The day the world turned upside down: Yorktown

Due to the temporary partial government shutdown of October 2013, the Yorktown Battlefield Victory Center administered by the National Parks Service was closed. This was a bummer for me because I was going back to Virginia that weekend for a wedding. With several days of vacation, I decided to drive down to Virginia Beach before the wedding and head back up to northern Virginia. Well, somehow, the government got its act together again and reopened fully. That meant Yorktown was open again.

To my surprise, there are two Yorktown Battlefield Centers. One was a private museum that had reenactors and “living history”. The other is the federally administered center. I had gone to the latter in 2002 and decided to go ahead since last time, I didn’t have a camera. This time, I did and unfortunately a lot less time to spend there. On the plus side, I got in for free. Why? Because I came on the anniversary of the day that the British Army under General Cornwallis surrendered. Much like the day I was at the Brandenburg Gate on the anniversary of the day President Reagan made his historic speech – “Tear down this wall!”, the historic moment was not lost on me.

To give some background, during the American Revolutionary War, General Cornwallis had defeated the American southern army under Horatio Gates at the Battle of Camden in South Carolina. Demoralized, the southern army was in dire straits. Then Washington sent Nathaniel Greene to take command. Greene breathed new life in the southern army and the revolutionary cause in the south. Greene knew that the southern army could not take on Cornwallis on a regular battlefield like Gates tried. (See the movie The Patriot for a visualization. Notice that I didn’t say accurate visualization). Greene does the smart thing: he withdraws northwards and offers battle on his terms. Every battle that Cornwallis wins would do two things: draw him north away from his supply centers and fritter away at his strength.  A tactical victory for the British would set them up for the strategic defeat. Cornwallis was also smart too; he had to engage the sole remaining locus of resistance and destroy it. If Greene were to stir up resistance all around him and draw militia and regular forces, the southern states would never be truly pacified. Cornwallis takes up the challenge but Greene was always one step ahead. Eventually, Cornwallis chases Greene out of the south… but he’s stuck too. To speed up the chase, Cornwallis burnt his supply train and needs reinforcements. He asks his superiors in New York for reinforcements. Cornwallis chose Yorktown as the site where his army would wait.

Yorktown was next to the river, upstream on the James River. It was a sheltered place where the British Royal Navy could come. Unfortunately for Cornwallis, the British Royal Navy was driven away by the French Navy. The French Navy set up a blockade. When Washington heard of the situation, he acted immediately. Leaving behind a phantom army, he marched south with French troops.  The allied army arrived and takes up siege positions around Yorktown.  Cornwallis is trapped. For eight days, the allied army shelled the British troops relentlessly. The allied army had larger caliber cannons and very well trained American artillerymen. The sheer weight of metal and the hopelessness of the situation caused Cornwallis to ask for surrender terms. On October 19, 1781, the British army at Yorktown surrendered. To signify the loss of dignity by the British army, the British army band played the tune: “The World Turned Upside Down.” The Revolutionary War would continue for two more years, but Yorktown was the last action in the new United States.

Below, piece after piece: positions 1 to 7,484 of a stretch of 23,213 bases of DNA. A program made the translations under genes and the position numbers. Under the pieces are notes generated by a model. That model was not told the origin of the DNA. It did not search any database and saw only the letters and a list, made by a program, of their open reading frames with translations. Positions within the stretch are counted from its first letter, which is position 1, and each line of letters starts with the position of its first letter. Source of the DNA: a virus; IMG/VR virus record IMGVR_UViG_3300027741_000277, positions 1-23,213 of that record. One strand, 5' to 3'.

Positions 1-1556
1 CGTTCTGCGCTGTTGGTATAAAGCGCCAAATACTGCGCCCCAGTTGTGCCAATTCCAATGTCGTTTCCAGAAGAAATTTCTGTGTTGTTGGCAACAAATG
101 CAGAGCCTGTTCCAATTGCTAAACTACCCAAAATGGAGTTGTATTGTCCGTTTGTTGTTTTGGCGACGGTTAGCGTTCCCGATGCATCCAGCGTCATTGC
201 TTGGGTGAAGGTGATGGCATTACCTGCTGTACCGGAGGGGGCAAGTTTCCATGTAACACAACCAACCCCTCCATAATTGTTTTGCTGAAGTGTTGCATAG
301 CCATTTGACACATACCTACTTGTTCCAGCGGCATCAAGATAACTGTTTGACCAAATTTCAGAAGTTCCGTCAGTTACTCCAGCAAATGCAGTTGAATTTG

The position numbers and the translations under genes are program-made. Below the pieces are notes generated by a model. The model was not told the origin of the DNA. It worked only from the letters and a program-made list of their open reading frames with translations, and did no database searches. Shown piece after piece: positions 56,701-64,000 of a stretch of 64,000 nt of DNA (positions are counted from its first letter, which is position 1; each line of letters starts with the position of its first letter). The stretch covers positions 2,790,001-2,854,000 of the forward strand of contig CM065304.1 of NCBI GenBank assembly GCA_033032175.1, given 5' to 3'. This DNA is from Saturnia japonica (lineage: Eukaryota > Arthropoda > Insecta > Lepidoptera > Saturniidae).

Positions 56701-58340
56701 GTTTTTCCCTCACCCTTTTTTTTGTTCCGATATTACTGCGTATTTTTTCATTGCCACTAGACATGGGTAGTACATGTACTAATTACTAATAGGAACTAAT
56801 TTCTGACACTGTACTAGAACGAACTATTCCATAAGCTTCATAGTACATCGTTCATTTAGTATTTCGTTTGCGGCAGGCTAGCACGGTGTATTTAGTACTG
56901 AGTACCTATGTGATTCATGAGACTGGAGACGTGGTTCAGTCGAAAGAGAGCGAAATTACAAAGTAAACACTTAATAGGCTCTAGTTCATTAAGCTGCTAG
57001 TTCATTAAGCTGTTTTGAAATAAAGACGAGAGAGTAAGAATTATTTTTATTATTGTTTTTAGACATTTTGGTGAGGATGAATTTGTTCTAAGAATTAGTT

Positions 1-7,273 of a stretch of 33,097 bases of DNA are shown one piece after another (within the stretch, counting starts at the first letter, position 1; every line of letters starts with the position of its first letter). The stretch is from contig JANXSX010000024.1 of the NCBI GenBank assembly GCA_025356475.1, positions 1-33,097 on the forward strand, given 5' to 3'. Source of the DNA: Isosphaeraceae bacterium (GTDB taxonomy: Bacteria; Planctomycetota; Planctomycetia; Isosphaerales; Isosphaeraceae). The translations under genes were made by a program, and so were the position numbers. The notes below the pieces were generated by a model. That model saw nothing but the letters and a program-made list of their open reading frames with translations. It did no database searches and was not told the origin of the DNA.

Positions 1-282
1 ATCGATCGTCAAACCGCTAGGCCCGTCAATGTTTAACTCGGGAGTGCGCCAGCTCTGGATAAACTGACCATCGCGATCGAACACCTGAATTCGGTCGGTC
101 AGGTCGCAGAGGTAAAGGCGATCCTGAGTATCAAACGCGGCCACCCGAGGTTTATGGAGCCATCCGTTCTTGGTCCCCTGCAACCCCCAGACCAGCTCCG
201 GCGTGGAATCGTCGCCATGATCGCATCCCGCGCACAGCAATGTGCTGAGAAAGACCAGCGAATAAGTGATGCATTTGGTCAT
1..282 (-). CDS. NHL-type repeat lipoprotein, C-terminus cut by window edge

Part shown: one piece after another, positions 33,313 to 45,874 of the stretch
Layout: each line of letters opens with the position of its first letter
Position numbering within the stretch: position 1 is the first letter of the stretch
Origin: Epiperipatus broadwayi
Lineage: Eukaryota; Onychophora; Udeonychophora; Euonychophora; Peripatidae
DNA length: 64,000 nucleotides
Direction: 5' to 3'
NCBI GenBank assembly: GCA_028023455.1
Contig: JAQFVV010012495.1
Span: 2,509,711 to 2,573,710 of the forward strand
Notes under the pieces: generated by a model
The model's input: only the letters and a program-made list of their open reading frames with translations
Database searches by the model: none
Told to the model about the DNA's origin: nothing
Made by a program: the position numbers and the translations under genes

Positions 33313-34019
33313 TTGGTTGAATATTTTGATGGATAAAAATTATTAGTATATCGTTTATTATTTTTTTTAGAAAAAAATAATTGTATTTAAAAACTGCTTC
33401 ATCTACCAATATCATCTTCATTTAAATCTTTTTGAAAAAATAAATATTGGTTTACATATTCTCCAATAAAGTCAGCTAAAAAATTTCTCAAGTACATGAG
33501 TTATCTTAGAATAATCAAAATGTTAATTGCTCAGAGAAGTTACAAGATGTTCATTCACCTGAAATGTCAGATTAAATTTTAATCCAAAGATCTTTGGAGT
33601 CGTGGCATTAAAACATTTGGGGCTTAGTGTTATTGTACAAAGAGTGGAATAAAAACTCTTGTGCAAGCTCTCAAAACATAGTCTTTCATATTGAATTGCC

Now, the site has been preserved as a site. There are demonstrations of how artillery pieces are fired. People can walk around the site.

When a visitor arrives, he arrives on the British lines.

Union Jack
British lines

At Yorktown, the British had only 6 pound cannons. These were great for support at the battalion attack level. But in a siege, they were at a great disadvantage. Below are some reenactors. These are from the Royal Artillery.

Royal Artillerymen
Royal Artillerymen

Below are American artillerymen lounging at their 18 pounder. This monstrous gun fired almost a shot almost four times larger than the British counterpart at the battle with a greater range and force.

Continental Army Artillerymen
These are Continental Army artillerymen lounging

How are the earthworks created? How are mounds and redoubts made? Well, they are not made by men digging a ditch and elevating the dirt. Instead, they first build these wooden contraptions then fill them with dirt.

earthwork prep
Wooden contraptions that are hollowed and filled with dirt

Below are two mounds known as Redoubts 9 and 10. British troops occupied them. They were the last line of defenses before reaching the main line of resistance further back. As long as they were held by the British, the defenders could keep the enemy far enough. These two forts were captured by the Americans led by then Lieutenant Colonel Alexander Hamilton, better known as the co-author of the Federalist Papers, the first Secretary of the Treasury, and the loser of the Hamilton-Burr duel.


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